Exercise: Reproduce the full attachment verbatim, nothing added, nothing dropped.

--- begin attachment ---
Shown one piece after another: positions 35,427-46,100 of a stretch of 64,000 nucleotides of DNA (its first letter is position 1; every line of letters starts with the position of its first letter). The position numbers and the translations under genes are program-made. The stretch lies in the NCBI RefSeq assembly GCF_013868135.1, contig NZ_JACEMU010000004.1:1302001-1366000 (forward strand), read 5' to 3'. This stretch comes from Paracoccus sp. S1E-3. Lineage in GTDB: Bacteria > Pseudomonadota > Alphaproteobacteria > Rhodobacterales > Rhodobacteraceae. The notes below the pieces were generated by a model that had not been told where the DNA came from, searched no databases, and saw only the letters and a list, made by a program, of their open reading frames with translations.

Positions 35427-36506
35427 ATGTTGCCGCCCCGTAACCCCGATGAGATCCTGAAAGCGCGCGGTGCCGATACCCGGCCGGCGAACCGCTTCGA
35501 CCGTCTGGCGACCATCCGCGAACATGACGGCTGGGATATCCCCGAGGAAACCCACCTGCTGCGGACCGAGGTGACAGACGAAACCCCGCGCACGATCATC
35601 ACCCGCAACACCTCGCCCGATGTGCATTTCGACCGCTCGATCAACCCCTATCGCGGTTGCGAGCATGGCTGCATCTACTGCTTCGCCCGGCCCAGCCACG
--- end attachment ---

Shown one piece after another: positions 35,427-46,100 of a stretch of 64,000 nucleotides of DNA (its first letter is position 1; every line of letters starts with the position of its first letter). The position numbers and the translations under genes are program-made. The stretch lies in the NCBI RefSeq assembly GCF_013868135.1, contig NZ_JACEMU010000004.1:1302001-1366000 (forward strand), read 5' to 3'. This stretch comes from Paracoccus sp. S1E-3. Lineage in GTDB: Bacteria > Pseudomonadota > Alphaproteobacteria > Rhodobacterales > Rhodobacteraceae. The notes below the pieces were generated by a model that had not been told where the DNA came from, searched no databases, and saw only the letters and a list, made by a program, of their open reading frames with translations.

Positions 35427-36506
35427 ATGTTGCCGCCCCGTAACCCCGATGAGATCCTGAAAGCGCGCGGTGCCGATACCCGGCCGGCGAACCGCTTCGA
35501 CCGTCTGGCGACCATCCGCGAACATGACGGCTGGGATATCCCCGAGGAAACCCACCTGCTGCGGACCGAGGTGACAGACGAAACCCCGCGCACGATCATC
35601 ACCCGCAACACCTCGCCCGATGTGCATTTCGACCGCTCGATCAACCCCTATCGCGGTTGCGAGCATGGCTGCATCTACTGCTTCGCCCGGCCCAGCCACG